Mark Hertsgaard

Mark Hertsgaard (markhertsgaard.com), a fellow of The Nation Institute and The Nation's environment correspondent, is the author of five books, which have been translated into sixteen languages. His next book, Living Through the Storm: How We Survive the Next 50 Years of Climate Change, is forthcoming from Houghton-Mifflin.

Articles by this author

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Tuesday, March 25, 2014 - 11:52am
The Other Keystone XL: On the Growing Fight over Cove Point
DON'T BE A FRACKING GASHOLE.
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Wednesday, January 9, 2013 - 3:07pm
President Obama: Start the Climate Conversation Now
Dear Mr. President, You promised, days after you were re-elected, that you would lead a national conversation about climate change during your second term. Well, here’s your chance, sir. Yesterday your own administration’s scientists have announced that 2012 was the hottest year on record for the Lower 48 states. This disturbing news provides all the opening you need.
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Thursday, November 1, 2012 - 6:24am
Hurricane Sandy as Greek Tragedy
Never has a hurricane been more aptly, if tragically, named than Sandy, the superstorm that flooded New York City and battered much of the East Coast.
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Wednesday, October 3, 2012 - 11:49am
10 Questions for Both Candidates on Energy and the Environment
Environmental issues often get short shrift in US presidential campaigns, and this year’s election has been no exception. In poll after poll, voters report that the economy is the decisive issue. But no economy, and no society, can function without what scientists call nature’s support services. To grow food we need healthy soil, fresh water and a stable climate. To sustain a productive work force, we need clean air and protection from pollution.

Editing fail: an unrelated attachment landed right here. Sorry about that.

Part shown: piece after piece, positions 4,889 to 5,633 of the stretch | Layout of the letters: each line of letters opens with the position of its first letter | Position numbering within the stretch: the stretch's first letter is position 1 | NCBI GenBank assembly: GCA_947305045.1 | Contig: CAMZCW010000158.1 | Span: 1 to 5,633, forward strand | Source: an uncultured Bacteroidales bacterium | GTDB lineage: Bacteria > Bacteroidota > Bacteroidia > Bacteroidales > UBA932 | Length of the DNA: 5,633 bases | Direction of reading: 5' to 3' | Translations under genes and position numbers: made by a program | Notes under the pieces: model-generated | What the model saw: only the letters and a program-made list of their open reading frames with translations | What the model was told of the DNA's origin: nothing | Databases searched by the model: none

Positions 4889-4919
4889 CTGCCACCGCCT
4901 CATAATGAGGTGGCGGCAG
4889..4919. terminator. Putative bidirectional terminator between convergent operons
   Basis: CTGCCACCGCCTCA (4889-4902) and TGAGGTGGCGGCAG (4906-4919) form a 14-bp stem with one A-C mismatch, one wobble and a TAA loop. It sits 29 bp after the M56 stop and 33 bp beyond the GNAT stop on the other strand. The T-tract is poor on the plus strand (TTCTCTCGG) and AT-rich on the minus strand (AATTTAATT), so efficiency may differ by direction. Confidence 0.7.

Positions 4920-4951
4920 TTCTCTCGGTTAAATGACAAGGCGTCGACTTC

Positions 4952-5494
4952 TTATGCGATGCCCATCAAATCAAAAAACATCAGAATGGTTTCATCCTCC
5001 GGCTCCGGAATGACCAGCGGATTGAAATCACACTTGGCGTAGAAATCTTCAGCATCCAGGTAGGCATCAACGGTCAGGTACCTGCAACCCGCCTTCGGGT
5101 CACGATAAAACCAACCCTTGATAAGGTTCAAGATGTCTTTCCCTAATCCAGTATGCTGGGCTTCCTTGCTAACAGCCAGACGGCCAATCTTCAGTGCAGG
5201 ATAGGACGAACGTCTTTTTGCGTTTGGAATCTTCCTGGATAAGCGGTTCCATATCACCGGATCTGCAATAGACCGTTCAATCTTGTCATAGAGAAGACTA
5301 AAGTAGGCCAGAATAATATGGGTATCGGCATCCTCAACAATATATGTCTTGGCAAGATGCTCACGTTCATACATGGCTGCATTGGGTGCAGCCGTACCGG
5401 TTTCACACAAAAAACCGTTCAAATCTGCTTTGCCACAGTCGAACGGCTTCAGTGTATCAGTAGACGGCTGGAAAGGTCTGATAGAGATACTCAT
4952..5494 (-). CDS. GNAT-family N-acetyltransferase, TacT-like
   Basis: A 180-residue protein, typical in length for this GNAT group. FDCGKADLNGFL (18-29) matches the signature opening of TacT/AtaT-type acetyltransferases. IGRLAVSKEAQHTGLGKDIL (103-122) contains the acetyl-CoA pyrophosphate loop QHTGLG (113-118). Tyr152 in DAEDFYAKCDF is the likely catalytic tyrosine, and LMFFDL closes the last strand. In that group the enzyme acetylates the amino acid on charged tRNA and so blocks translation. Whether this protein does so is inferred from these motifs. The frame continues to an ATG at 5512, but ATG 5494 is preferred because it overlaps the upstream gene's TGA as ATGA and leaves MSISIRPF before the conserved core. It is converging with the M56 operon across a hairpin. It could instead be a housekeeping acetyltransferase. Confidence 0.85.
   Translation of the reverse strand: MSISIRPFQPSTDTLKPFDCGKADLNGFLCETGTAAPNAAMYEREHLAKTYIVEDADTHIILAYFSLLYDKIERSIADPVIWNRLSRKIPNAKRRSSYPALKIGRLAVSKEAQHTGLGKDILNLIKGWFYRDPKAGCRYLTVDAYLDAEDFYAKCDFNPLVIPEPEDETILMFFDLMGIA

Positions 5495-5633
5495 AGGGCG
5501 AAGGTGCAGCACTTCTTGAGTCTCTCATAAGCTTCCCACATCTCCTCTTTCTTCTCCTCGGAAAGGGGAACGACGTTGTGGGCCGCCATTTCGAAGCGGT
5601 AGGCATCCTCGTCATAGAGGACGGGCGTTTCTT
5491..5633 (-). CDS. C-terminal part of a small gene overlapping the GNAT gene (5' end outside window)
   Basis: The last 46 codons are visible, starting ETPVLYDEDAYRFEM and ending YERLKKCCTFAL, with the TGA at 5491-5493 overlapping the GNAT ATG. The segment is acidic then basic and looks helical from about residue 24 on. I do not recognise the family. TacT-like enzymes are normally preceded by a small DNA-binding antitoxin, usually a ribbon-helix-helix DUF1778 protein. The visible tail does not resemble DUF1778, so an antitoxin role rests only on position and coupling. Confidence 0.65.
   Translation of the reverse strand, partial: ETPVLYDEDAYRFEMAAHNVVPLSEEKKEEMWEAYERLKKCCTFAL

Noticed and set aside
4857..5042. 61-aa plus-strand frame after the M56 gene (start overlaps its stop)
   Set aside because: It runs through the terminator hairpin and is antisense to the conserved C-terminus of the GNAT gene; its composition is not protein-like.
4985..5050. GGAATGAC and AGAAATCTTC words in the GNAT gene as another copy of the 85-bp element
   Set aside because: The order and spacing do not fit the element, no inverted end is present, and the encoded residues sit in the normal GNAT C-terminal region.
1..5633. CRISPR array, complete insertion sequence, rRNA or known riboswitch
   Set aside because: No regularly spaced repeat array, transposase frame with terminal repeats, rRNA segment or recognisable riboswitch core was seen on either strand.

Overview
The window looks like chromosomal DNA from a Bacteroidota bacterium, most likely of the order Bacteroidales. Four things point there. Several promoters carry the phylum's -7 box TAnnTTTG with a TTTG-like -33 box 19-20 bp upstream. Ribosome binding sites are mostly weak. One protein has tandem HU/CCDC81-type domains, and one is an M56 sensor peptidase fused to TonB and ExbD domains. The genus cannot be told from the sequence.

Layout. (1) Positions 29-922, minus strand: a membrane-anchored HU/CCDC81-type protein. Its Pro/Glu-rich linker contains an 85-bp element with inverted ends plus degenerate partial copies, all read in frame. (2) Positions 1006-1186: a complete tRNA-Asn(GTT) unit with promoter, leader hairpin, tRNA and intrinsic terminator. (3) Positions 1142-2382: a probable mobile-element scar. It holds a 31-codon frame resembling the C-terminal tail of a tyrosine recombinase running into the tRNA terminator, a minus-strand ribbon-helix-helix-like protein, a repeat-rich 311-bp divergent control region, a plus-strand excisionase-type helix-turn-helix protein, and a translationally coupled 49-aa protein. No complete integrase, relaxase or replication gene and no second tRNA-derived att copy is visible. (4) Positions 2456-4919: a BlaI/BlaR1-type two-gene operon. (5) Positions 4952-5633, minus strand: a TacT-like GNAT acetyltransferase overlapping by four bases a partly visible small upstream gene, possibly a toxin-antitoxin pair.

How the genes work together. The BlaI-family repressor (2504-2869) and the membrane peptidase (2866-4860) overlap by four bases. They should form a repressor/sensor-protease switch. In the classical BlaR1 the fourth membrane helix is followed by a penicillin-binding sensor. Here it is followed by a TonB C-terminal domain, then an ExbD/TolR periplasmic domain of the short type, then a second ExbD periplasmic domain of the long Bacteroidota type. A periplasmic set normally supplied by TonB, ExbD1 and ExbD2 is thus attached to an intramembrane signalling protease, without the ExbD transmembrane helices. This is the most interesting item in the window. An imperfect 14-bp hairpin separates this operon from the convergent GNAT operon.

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Thursday, September 13, 2012 - 1:36pm
Harvesting a Climate Disaster
Farmers went to Washington yesterday. Members of a coalition representing more than 80 agricultural organizations rallied on Capitol Hill to demand passage of a new farm bill that has been stalled in Congress.
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Friday, July 27, 2012 - 3:47pm
Feel the Burn: Making the 2012 Heat Wave Matter
There have been two, maybe three, landmark heat waves in the history of man-made global warming. The first was in 1988. Then as now, the eastern two-thirds of the United States was broiling while relentless drought parched soil and withered crops across the Midwest.
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Thursday, June 14, 2012 - 12:26pm
Déjà Vu at Rio+20
The message couldn’t have been clearer. The activists were shot, execution style, on the same day in May 2011 that Brazil’s Chamber of Deputies passed a rewrite of the Forest Code, the law governing economic activity in the Amazon. Zé Cláudio Ribeiro da Silva and Maria do Espírito Santo, a married activist couple, were gunned down near their forest home in Pará, in northeastern Brazil.
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Friday, April 20, 2012 - 10:57am
Save Earth Day
Celebrated every April 22 for the past forty-two years, Earth Day is showing its (middle) age. Instead of rallying public pressure for far-reaching reforms, Earth Day is becoming, at least in the United States, a bland, tired ritual that polluters and politicians have learned to ignore or co-opt.
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Friday, November 18, 2011 - 10:21am
The Keystone Victory
Victories against climate change have been rare, so it’s vital to recognize them when they happen. The Obama administration’s decision to delay the Keystone XL pipeline is one such victory—arguably the most important achievement in the climate fight in North America in years.
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Thursday, March 24, 2011 - 3:39pm
Obama Loves Nukes
Grant this much to President Obama: he does not pander to mass opinion. In his first year in office, he stood with Wall Street even after its reckless greed produced an economic collapse that left most Americans calling for bankers’ heads. Now, even as the Fukushima power station threatens to unleash the greatest nuclear catastrophe since Chernobyl, Obama continues to champion an expansion of nuclear power in the United States.
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